Vyacheslav Alekseyevich Nikonov (Russian: Вячеслав Алексеевич Никонов, born in Moscow on June 5, 1956) is a Russian political scientist.

Source: en.wikipedia.org/wiki/Vyacheslav_Nikonov 

another torah donated to Highlands House
by Benny Rabinowitz

New home for Torah from Birzh

By: Gilad Stern

Date: 05 August 2015

Sefer Torah donated, with Good Hope

Reading the Torah on Shabbatot and yomtovim is a cornerstone of Jewish life.

But Torah scrolls are not easy to come by.  Both Highlands House Shul and

Tikva Tova, the egalitarian orthodox community, have benefitted from the

donation by Ben Rabinowitz of a Sefer Torah. The Rabinowitz family

originally brought a Sefer Torah from Birz, Lithuania to South Africa.  The

family were congregants at the Bellville Shul for much of the 20th Century.

The Bellville shul closed, and merged with Durbanville shul.  The Sefer

Torah which has now been placed at Highlands House has splendid calligraphy

– a clear script with distinctive character – the sofer (scribe) who created

it must have completed it as a labour of love and commitment.

The Torah cover was made this year at Astra, the Jewish sheltered employment

centre.  The design depicts Table Mountain and Cape Town, and bears the

words Tikva Tova, meaning Good Hope, a fitting design for a Torah cover at

the Cape of Good Hope.  The Torah cover has s dedication to the memory of

Shirley, Ben’s late wife, and to the Rabinowitz forebears who were part of

this community’s history.

Whilst the Torah will be housed at Highlands House, on Rosh Hashana and Yom

Kippur it will be used at the services of the egalitarian shul, Tikva Tova,

at the Herzlia High School hall.  Details on www.tikvatova.co.za

Source: kehilalinks.jewishgen.org/birzai/Torah.html

The Highlands House Synagogue


Brest Litovsk – Vol II – Encyclopedia of the Jewish Diaspora

One of my photos of Brest in 2012 was chosen for the front cover of this volume.

Brisk Yiscor Cover 9781939561176_txt1 9781939561176_txt1



Thanks to Joel Alpert and JewishGen for allowing me to use this information.


Brest-Litovsk – Volume II
Encyclopedia of the Jewish Diaspora
(Brest, Belarus)
Published by the Yizkor Books in Print Projectpart of Yizkor Books Project of JewishGen, Inc.

Translation of Brisk de-Lita: Encycolpedia Shel Galuyot
Original Yiddish Volume Edited by Elieser Steinman Published in Jerusalem, 1958
498 pages, 8.5″ by 11″, hard cover, including all photos and other images


Details:This is the translation of the Memorial (Yizkor) Book of Jewish community of Brest-Litovsk, Belarus.The name of the town, Brest-Litovsk, indicates its link with Lithuania. Although founded by the Slavs in 1017 and invaded by the Mongols in 1241, it became part of the Grand Duchy of Lithuania in 1319, and in1569 it became the capital of the unified Polish-Lithuanian Commonwealth.The town is also known as “Brisk,” in Yiddish to the Jews who lived and thrived there for six centuries. Jewish “Brisk” had an illustrious history; the famous Brisker Yeshivah attracted scholars from all over Europe. The list of Rabbis of Brest includes such famous rabbis as Solomon Luria and Joel Sirkes in earlier periods, the Katzenellenbogens, and three generations of the Soloveitchik dynasty in more recent times. Brest also produced Jacob Epstein the great Talmudist at the Hebrew University, Menachem Begin, and many other major religious, literary and political leaders.In 1923, Jews, made up 60% of Brest’s population of 60,000.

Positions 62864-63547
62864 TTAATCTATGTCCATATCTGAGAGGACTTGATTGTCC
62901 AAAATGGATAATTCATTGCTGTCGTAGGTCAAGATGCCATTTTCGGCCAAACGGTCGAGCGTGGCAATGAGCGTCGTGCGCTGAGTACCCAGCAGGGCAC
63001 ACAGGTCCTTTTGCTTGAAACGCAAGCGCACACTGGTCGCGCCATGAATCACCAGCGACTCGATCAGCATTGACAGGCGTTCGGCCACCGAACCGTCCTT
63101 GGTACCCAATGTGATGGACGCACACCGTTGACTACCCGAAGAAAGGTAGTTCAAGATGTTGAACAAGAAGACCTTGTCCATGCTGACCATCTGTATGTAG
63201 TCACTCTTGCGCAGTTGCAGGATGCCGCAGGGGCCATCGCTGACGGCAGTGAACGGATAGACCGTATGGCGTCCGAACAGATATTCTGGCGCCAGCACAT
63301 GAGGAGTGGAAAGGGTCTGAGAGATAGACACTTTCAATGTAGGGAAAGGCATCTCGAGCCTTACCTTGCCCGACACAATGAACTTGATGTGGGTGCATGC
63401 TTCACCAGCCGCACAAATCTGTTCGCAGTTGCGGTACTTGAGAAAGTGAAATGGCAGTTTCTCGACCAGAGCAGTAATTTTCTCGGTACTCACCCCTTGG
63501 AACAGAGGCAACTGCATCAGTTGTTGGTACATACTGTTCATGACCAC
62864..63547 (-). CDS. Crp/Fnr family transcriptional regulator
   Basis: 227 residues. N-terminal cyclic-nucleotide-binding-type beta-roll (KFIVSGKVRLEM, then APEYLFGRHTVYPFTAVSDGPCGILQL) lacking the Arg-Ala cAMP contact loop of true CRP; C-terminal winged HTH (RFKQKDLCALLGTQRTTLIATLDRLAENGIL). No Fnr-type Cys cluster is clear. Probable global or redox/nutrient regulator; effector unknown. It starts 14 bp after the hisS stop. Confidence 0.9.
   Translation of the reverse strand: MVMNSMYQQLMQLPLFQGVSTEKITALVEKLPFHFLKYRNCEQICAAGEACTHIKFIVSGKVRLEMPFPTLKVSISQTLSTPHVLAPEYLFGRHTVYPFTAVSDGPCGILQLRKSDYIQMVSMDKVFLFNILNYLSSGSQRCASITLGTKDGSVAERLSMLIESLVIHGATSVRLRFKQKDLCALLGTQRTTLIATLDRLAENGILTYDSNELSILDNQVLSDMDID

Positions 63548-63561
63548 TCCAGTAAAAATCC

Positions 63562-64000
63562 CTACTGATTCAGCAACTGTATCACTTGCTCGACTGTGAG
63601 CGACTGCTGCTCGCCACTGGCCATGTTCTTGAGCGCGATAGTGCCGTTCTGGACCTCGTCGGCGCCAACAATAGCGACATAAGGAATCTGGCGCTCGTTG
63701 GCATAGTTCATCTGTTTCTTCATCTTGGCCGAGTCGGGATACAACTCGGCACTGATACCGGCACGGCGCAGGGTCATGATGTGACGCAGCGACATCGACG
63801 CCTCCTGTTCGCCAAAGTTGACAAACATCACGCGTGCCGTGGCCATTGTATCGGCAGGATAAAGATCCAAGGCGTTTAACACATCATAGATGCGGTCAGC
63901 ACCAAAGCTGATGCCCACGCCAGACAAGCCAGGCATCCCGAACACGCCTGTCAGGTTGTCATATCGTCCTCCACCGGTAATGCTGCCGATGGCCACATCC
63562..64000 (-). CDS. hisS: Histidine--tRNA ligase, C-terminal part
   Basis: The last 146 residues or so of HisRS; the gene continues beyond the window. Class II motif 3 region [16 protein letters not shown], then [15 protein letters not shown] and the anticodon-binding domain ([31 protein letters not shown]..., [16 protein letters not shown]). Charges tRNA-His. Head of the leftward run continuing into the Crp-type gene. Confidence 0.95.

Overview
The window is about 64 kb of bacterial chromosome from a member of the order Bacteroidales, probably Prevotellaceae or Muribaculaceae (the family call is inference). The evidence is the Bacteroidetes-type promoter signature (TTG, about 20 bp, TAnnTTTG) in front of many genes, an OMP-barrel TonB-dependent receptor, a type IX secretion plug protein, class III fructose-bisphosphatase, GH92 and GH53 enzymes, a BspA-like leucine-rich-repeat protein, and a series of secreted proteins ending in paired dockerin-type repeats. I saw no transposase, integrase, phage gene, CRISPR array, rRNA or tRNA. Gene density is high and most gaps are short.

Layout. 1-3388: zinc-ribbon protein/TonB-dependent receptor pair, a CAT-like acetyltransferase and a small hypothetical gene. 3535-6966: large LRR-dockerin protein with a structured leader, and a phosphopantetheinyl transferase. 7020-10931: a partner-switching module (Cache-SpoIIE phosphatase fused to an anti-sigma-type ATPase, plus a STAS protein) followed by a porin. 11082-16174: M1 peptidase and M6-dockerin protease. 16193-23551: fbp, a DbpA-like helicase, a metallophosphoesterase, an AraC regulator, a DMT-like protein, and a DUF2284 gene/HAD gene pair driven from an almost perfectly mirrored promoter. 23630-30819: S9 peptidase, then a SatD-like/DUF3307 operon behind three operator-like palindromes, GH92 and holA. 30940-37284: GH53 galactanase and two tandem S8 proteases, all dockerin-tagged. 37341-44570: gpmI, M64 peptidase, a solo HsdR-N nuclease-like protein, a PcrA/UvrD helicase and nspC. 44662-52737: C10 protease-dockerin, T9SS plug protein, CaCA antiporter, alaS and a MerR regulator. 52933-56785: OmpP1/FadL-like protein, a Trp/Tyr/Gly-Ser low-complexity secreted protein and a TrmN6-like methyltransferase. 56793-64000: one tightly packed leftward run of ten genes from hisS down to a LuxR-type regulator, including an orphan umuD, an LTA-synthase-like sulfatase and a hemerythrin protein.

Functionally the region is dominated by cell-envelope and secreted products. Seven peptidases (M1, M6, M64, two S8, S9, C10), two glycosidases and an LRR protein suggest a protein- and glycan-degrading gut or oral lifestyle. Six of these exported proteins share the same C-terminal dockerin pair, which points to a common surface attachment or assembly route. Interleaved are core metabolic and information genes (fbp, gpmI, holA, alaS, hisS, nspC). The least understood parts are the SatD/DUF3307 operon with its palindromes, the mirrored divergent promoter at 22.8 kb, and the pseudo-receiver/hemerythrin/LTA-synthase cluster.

This book was written by Brest survivors and former residents from many countries who contributed their memories of their hometown as a record for future generations, and as testament and loving tribute to the innocent Victims of the Shoah. It is a must read for researchers of the town and descendants of “Briskers.”

Brest, Belarus is located at 52°06′ North Latitude and 23°42′ East Longitude 203 mi SW of Minsk.

lternate names for the town are: Brest [Belarussian], Brest Litovsk [Russian], Brześć Litewski [Polish], Brześć nad Bugiem [Polish, 1918-39], Brisk [Yiddish], Brasta [Lithuanian], Brest Litowsk, Brisk Dlita, Brisk de-Lita, Brześć-Litewsk, Brist nad Bugie, Bzheshch nad Bugyem, Bieraście


Nearby Jewish Communities:

Terespol, Poland 6 miles WSW Chernavchitsy 8 miles N Kodenì, Poland 14 miles SSW Zhabinka 15 miles ENE Piszczac, Poland 16 miles SW Volchin 21 miles NW

Zamosty 21 miles NNE – Kamyanyets 21 miles NNE – Janów Podlaski, Poland 22 miles WNW Charniany 23 miles ESE – Vysokaye 23 miles NW – Biała Podlaska, Poland 24 miles W

Abramovo 25 miles N – Domachėvo 25 miles S – Sławatycze, Poland 25 miles SSW Łomazy, Poland 27 miles WSW Niemirów, Poland 27 miles WNW Malaryta 27 miles SE – Konstantynów, Poland 27 miles WNW Wisznice, Poland 29 miles SW – Kobryn 29 miles ENE – Rossosz, Poland 30 miles SW

Available at:


List price:

$56.95 Available on Amazon for around $41, may have lower prices elsewhere




This material is made available by JewishGen, Inc. and the Yizkor Book Project for the purpose of
fulfilling our mission of disseminating information about the Holocaust and destroyed Jewish communities.
This material may not be copied, sold or bartered without JewishGen, Inc.’s permission. Rights may be reserved by the copyright holder.

JewishGen, Inc. makes no representations regarding the accuracy of the translation. The reader may wish to refer to the original material for verification.
JewishGen is not responsible for inaccuracies or omissions in the original work and cannot rewrite or edit the text to correct inaccuracies and/or omissions.
Our mission is to produce a translation of the original work and we cannot verify the accuracy of statements or alter facts cited.

  Yizkor Books in Print     Yizkor Book Project     JewishGen Home Page


Yizkor Book Project Manager, Lance Ackerfeld
This web page created by Lance Ackerfeld

Copyright ©1999-2014 by JewishGen, Inc.
Updated 11 May 2014 by LA


Screen Shot 2014-06-03 at 2.19.33 pm

Visit the Brest Kehilalink:


Brest Kehilalink